Interview With Greg Barth
Why don’t you begin by sharing a little about yourself.
Sure. I’m Greg Barth, and I write in the crime noir genre. If I am known at all, it’s for the Selena series (Selena, Diesel Therapy, Suicide Lounge, Road Carnage, and the soon-to-be-released series finale, Everglade).
I have a thing for characters in desperate situations without good options. I don’t write the traditional thriller novel about someone who is the smartest person in the room, the person who is always right, and who never fails. My characters get in over their heads. My characters make mistakes. My characters get hurt. Sometimes seriously hurt.
Could you tell us a bit about your latest book?
Road Carnage picks up Selena’s story in the bloody aftermath of Suicide Lounge. She is lying low, healing up, and trying to put her life back together. A new enemy comes into her life and threatens her freedom—an elusive young man who holds her fate in hand. This guy has connections to the nastiest criminals in the south. In a desperate attempt to protect herself and those she’s grown to love, Selena blazes a blistering, high-octane path through the southeast leaving blood-drenched carnage in her wake. This is the most visceral and violent entry in the series. Few get out alive. No one gets out unscathed.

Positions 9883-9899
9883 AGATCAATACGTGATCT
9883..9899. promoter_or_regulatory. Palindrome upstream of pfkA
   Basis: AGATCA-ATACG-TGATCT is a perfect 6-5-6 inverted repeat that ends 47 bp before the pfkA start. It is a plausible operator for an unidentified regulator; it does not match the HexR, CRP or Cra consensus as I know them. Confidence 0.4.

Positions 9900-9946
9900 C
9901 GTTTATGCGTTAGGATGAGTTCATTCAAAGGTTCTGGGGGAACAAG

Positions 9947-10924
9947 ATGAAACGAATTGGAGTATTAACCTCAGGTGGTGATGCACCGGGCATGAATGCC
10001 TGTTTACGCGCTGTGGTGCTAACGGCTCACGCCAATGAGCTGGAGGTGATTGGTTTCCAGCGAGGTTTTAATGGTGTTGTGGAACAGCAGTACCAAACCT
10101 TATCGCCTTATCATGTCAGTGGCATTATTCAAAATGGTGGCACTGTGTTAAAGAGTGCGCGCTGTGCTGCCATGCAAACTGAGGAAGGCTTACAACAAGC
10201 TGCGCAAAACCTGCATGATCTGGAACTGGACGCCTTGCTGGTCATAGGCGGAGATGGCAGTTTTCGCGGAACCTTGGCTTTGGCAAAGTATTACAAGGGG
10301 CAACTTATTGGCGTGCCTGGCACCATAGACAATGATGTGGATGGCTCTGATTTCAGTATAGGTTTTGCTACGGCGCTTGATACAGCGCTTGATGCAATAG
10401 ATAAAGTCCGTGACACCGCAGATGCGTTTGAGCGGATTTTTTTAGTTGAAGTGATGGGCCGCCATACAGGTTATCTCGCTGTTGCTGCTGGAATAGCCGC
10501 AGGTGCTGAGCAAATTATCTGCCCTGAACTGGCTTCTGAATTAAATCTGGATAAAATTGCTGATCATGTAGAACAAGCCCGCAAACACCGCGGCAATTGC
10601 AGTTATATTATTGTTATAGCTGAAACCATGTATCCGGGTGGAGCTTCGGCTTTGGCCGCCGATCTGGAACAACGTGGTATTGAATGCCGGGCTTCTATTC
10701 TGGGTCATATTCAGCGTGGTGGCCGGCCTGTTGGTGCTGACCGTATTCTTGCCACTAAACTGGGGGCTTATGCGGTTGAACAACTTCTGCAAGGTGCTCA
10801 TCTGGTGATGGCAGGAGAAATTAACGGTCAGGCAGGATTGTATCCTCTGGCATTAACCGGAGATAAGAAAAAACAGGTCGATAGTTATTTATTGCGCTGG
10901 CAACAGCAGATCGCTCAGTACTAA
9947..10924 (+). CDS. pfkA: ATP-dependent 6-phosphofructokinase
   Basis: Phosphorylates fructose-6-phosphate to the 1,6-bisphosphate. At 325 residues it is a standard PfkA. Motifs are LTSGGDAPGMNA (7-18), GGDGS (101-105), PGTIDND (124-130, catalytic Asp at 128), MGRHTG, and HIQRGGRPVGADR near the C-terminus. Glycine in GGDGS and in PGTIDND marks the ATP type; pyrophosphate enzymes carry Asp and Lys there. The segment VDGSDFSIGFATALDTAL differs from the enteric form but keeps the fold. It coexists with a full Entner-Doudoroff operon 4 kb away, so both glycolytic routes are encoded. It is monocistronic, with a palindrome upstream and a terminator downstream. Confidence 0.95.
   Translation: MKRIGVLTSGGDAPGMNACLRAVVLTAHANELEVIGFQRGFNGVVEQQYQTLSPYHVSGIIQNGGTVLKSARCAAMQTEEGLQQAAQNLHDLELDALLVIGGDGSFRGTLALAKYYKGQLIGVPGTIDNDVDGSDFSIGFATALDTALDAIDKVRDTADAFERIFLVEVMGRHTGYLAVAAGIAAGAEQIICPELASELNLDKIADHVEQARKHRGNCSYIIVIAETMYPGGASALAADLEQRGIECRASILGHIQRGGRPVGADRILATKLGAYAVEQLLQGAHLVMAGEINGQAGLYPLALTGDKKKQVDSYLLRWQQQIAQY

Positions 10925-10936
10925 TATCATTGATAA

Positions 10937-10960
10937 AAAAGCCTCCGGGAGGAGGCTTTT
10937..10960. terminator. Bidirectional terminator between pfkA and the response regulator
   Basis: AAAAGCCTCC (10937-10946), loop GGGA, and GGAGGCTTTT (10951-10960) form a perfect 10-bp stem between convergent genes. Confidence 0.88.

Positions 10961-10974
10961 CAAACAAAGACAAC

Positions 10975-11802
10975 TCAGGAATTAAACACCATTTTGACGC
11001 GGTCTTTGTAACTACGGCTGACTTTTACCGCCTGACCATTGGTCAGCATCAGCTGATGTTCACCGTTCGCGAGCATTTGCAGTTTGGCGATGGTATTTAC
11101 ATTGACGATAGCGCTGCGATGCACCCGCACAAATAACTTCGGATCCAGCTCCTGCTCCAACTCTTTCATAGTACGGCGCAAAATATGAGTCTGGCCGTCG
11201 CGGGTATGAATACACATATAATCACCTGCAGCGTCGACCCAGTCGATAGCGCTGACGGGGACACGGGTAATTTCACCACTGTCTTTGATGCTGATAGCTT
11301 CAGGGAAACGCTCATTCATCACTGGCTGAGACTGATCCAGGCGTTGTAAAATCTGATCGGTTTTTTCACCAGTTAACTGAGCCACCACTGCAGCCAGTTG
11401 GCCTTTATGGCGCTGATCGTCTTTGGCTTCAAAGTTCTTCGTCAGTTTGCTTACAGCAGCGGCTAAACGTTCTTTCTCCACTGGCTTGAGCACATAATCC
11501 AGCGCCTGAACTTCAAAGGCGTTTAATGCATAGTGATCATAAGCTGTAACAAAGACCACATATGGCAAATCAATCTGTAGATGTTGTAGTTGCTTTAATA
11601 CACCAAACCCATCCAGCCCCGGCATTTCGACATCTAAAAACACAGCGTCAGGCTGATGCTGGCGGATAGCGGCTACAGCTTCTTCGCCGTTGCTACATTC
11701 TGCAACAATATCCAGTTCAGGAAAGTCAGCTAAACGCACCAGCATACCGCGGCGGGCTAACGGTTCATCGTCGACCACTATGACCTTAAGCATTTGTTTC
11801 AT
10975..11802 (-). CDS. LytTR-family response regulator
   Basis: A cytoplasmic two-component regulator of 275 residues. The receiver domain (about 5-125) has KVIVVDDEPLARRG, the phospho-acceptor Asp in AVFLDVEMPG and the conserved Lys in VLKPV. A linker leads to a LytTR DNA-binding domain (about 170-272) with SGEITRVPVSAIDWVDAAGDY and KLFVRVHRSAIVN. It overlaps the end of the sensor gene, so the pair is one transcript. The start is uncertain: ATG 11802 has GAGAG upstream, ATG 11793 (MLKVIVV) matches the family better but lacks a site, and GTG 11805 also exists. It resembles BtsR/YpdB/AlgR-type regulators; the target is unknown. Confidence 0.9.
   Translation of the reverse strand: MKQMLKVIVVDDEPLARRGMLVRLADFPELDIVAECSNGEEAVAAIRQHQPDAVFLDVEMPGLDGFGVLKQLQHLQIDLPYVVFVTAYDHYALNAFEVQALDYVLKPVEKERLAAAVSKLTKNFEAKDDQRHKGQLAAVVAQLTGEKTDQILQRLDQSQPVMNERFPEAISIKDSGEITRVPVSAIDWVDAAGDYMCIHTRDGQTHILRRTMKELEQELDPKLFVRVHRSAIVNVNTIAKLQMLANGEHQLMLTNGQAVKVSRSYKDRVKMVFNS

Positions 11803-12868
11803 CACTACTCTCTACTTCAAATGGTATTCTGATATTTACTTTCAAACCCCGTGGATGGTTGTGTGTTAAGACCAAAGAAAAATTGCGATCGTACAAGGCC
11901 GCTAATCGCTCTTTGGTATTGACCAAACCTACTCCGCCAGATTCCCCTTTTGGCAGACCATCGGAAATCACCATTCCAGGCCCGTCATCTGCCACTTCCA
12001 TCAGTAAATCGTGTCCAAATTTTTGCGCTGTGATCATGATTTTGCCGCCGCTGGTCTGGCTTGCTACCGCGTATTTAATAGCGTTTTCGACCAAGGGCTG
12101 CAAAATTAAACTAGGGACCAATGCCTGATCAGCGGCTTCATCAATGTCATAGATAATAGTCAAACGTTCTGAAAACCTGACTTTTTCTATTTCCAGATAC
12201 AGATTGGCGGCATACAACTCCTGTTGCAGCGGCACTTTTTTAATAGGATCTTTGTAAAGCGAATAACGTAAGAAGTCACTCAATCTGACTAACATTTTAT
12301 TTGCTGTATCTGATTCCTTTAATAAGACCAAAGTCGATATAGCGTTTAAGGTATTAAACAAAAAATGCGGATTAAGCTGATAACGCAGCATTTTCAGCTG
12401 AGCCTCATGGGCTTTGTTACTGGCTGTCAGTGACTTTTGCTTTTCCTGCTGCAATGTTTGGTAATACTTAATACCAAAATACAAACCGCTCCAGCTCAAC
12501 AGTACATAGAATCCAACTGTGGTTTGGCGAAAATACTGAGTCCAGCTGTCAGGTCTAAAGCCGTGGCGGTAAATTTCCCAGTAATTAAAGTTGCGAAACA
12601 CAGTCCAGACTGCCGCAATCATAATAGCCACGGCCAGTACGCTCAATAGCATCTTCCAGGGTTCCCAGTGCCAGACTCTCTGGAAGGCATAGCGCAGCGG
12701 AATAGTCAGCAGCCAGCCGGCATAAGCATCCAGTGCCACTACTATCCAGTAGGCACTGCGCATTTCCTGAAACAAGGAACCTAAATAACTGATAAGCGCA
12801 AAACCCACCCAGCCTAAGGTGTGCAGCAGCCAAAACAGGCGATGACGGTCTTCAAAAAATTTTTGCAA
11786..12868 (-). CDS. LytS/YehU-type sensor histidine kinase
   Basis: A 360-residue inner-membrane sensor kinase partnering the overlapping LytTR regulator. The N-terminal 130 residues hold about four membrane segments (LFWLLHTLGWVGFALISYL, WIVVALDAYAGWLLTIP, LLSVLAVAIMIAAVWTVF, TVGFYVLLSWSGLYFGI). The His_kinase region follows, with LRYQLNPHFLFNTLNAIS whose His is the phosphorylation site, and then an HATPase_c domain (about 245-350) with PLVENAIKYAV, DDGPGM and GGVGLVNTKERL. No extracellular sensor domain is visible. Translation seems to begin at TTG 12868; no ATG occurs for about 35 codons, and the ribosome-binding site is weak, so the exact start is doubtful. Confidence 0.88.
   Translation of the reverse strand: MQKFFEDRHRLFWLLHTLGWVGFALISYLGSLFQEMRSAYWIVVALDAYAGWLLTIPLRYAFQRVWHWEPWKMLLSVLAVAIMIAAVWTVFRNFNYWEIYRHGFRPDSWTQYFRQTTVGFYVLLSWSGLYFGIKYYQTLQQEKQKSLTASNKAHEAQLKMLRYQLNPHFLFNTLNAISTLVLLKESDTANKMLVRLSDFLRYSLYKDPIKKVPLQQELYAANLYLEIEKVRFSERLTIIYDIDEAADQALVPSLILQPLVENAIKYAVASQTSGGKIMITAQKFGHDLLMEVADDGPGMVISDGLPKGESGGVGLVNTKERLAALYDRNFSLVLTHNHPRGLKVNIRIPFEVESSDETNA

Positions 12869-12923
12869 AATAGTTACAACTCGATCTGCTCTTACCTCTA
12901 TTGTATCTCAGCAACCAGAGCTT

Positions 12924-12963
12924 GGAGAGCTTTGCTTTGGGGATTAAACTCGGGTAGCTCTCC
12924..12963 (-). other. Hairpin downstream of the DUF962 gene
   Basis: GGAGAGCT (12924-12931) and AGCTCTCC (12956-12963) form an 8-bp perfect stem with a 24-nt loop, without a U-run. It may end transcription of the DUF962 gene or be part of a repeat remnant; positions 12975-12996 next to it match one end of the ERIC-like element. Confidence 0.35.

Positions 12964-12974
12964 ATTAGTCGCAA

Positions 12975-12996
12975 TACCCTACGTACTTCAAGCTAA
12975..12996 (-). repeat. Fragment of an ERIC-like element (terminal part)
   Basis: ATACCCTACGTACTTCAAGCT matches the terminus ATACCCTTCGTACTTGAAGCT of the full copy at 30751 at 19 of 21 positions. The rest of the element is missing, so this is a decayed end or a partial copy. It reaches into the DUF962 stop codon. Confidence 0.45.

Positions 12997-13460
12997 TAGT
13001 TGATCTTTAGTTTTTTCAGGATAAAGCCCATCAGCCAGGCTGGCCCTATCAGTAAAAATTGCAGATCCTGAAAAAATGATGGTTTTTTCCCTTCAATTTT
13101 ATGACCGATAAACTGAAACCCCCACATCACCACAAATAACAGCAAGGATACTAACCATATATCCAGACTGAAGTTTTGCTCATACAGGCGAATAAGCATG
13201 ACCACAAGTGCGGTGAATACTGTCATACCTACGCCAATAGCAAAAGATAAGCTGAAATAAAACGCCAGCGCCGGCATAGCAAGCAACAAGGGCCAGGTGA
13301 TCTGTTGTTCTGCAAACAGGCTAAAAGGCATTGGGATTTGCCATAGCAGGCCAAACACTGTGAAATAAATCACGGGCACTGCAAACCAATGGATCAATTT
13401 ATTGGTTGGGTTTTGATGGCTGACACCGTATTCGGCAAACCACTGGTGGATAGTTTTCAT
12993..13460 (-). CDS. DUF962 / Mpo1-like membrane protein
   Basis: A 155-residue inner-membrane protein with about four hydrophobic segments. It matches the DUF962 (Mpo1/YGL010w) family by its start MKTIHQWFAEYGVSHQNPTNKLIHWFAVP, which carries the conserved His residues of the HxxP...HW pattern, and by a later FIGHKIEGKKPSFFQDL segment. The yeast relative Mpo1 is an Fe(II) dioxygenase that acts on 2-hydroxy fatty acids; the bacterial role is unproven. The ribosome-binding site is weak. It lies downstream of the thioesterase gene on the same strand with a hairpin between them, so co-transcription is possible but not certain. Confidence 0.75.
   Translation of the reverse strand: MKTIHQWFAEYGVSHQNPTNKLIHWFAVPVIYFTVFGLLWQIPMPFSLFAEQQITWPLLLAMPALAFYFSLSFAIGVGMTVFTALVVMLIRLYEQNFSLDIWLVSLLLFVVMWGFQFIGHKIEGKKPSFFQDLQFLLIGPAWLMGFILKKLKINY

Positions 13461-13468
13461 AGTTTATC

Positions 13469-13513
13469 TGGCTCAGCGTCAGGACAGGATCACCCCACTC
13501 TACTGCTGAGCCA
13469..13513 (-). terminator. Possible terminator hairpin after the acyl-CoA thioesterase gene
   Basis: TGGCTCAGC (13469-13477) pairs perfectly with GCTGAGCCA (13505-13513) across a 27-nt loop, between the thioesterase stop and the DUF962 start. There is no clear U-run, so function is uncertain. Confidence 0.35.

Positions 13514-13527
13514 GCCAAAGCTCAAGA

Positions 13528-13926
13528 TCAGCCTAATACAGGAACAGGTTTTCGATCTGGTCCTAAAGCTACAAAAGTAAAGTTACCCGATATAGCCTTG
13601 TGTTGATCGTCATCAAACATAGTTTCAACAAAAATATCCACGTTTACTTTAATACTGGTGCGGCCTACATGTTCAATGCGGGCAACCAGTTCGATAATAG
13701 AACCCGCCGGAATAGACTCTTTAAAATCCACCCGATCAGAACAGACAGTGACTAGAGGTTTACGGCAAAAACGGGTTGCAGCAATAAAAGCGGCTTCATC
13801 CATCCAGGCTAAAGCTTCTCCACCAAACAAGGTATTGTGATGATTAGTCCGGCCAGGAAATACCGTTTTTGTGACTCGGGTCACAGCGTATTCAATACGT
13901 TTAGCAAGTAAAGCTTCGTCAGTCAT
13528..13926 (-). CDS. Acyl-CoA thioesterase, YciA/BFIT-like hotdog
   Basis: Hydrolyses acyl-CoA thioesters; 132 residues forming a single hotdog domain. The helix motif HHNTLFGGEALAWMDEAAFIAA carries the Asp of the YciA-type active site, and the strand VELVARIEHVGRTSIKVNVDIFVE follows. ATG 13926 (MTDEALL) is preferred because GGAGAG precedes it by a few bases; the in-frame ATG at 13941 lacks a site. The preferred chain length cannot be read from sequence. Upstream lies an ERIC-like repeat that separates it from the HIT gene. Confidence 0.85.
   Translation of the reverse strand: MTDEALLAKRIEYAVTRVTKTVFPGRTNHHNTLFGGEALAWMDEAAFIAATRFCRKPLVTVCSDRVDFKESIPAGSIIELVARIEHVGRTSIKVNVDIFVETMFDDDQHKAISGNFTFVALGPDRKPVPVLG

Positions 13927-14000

Do you have a favourite character? If so, why?
Selena is my favorite character. When we first meet her, she’s an alcoholic, drug addicted, prostitute living careless and sloppy from one high to the next. She’s a stripper who cannot even start her car without proving she is sober to the ignition interlock device installed by the county.
When an act of petty theft places her in the crosshairs of a local crime syndicate, Selena is violently knocked over the brink. The only mistake her enemies made was leaving her alive—alive and hungry for revenge.
Why did you decide to write in the noir genre?
I like the high stakes. I like the very real threat that the protagonist just may not make it out alive. It gives the sense that no one is safe. I also like protagonists who aren’t perfect, have no good options, and make mistakes. Costly, often deadly mistakes.
Why did you write this book? What was your inspiration?